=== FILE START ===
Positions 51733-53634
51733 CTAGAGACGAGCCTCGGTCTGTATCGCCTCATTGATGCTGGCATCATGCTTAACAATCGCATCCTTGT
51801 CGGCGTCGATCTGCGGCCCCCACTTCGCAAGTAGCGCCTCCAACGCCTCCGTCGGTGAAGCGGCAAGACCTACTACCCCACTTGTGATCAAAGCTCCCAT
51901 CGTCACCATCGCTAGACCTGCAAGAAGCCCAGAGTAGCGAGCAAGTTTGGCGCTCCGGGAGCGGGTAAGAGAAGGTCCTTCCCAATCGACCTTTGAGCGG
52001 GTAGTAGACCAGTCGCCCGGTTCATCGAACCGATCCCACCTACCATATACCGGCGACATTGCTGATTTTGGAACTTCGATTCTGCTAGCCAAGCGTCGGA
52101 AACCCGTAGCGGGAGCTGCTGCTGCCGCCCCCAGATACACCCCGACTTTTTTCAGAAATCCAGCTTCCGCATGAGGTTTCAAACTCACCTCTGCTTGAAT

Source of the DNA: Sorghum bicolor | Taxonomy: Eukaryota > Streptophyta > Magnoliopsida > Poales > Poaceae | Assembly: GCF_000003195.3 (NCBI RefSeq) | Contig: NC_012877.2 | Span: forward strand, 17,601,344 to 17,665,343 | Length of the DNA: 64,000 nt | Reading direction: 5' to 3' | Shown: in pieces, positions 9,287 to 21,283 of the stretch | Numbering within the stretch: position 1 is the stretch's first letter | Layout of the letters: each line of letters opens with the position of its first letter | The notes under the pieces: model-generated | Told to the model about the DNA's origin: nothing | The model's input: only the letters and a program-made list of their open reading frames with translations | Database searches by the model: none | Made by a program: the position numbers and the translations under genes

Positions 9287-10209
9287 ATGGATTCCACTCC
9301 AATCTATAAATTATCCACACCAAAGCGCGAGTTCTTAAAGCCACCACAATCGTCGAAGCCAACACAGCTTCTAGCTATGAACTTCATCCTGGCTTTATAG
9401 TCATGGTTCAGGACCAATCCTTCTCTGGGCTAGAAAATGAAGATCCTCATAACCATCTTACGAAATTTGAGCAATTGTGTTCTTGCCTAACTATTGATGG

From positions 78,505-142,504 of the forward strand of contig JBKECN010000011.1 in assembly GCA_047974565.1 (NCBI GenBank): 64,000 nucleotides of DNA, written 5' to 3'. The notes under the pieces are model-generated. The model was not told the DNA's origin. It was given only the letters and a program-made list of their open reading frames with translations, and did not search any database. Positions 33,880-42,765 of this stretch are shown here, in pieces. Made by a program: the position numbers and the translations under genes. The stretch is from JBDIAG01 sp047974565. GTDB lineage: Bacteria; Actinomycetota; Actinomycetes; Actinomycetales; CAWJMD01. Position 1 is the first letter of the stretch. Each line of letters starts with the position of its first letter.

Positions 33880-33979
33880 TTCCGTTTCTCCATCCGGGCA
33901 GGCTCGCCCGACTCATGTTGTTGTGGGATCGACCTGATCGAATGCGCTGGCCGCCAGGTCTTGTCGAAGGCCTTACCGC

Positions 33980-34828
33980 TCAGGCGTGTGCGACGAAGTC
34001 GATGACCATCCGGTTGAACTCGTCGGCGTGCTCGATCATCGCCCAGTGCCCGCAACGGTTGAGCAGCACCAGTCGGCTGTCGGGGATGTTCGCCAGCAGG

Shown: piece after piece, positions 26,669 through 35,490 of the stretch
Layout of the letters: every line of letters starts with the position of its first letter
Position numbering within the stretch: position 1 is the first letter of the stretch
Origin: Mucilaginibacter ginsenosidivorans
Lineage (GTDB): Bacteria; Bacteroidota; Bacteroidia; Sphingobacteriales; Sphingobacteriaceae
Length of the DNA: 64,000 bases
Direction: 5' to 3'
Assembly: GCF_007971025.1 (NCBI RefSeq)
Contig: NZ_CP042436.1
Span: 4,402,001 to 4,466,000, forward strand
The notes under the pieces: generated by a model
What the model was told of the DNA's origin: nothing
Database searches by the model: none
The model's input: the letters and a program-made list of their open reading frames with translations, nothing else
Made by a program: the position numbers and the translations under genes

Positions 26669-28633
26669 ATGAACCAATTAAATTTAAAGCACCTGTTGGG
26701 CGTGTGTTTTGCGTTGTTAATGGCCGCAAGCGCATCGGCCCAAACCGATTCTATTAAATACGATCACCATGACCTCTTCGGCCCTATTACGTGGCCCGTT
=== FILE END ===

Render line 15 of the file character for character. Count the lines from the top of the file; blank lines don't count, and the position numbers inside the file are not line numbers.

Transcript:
33901 GGCTCGCCCGACTCATGTTGTTGTGGGATCGACCTGATCGAATGCGCTGGCCGCCAGGTCTTGTCGAAGGCCTTACCGC